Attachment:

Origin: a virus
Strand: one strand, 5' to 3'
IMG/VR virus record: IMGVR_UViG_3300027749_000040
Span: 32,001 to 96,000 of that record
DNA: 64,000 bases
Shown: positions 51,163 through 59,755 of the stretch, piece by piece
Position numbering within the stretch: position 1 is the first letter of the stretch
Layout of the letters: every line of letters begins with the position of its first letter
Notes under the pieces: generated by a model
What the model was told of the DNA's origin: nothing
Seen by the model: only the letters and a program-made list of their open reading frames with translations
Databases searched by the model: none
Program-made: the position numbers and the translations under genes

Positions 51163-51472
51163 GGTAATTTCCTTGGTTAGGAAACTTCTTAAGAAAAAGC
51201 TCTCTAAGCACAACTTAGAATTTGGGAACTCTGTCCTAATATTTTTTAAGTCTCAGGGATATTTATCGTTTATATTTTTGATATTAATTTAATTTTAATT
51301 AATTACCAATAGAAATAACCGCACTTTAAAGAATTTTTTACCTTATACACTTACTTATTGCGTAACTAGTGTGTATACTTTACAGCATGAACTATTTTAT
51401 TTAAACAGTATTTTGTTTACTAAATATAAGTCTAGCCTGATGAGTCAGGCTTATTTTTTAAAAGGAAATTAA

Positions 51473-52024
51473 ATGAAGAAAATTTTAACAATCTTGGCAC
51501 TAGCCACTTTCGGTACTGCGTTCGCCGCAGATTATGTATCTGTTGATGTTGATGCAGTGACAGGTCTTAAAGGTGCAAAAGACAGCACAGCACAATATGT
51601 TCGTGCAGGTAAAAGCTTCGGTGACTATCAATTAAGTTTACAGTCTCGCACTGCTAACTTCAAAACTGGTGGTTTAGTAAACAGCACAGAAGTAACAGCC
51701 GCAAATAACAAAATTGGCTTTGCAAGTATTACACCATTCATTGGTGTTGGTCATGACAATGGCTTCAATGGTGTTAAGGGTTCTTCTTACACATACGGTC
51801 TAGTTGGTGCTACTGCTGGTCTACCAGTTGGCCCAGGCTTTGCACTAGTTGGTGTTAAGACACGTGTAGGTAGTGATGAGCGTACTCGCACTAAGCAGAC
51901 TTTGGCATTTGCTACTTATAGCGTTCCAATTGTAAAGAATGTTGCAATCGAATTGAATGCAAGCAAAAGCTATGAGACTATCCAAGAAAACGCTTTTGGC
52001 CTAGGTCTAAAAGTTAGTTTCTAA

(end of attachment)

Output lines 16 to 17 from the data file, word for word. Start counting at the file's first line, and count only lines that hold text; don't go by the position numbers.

51201 TCTCTAAGCACAACTTAGAATTTGGGAACTCTGTCCTAATATTTTTTAAGTCTCAGGGATATTTATCGTTTATATTTTTGATATTAATTTAATTTTAATT
51301 AATTACCAATAGAAATAACCGCACTTTAAAGAATTTTTTACCTTATACACTTACTTATTGCGTAACTAGTGTGTATACTTTACAGCATGAACTATTTTAT